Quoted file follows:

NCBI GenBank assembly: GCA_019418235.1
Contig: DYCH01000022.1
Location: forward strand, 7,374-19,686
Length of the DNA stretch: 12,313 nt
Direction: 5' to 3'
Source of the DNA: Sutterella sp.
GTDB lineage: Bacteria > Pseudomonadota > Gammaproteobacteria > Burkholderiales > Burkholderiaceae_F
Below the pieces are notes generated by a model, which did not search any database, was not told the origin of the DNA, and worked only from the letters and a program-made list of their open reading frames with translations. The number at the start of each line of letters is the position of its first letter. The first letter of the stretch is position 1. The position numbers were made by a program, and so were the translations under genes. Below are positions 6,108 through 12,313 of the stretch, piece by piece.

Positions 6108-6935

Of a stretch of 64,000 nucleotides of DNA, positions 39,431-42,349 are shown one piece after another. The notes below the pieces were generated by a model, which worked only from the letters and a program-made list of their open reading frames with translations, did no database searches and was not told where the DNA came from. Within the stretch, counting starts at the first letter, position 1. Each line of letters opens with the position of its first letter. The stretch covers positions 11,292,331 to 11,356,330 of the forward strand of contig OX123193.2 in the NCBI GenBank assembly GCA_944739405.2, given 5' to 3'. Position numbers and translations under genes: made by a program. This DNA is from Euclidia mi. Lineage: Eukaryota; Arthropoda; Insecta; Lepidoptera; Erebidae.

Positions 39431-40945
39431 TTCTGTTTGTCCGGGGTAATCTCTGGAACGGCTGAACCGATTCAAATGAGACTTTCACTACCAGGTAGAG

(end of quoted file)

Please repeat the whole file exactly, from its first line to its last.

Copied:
NCBI GenBank assembly: GCA_019418235.1
Contig: DYCH01000022.1
Location: forward strand, 7,374-19,686
Length of the DNA stretch: 12,313 nt
Direction: 5' to 3'
Source of the DNA: Sutterella sp.
GTDB lineage: Bacteria > Pseudomonadota > Gammaproteobacteria > Burkholderiales > Burkholderiaceae_F
Below the pieces are notes generated by a model, which did not search any database, was not told the origin of the DNA, and worked only from the letters and a program-made list of their open reading frames with translations. The number at the start of each line of letters is the position of its first letter. The first letter of the stretch is position 1. The position numbers were made by a program, and so were the translations under genes. Below are positions 6,108 through 12,313 of the stretch, piece by piece.

Positions 6108-6935

Of a stretch of 64,000 nucleotides of DNA, positions 39,431-42,349 are shown one piece after another. The notes below the pieces were generated by a model, which worked only from the letters and a program-made list of their open reading frames with translations, did no database searches and was not told where the DNA came from. Within the stretch, counting starts at the first letter, position 1. Each line of letters opens with the position of its first letter. The stretch covers positions 11,292,331 to 11,356,330 of the forward strand of contig OX123193.2 in the NCBI GenBank assembly GCA_944739405.2, given 5' to 3'. Position numbers and translations under genes: made by a program. This DNA is from Euclidia mi. Lineage: Eukaryota; Arthropoda; Insecta; Lepidoptera; Erebidae.

Positions 39431-40945
39431 TTCTGTTTGTCCGGGGTAATCTCTGGAACGGCTGAACCGATTCAAATGAGACTTTCACTACCAGGTAGAG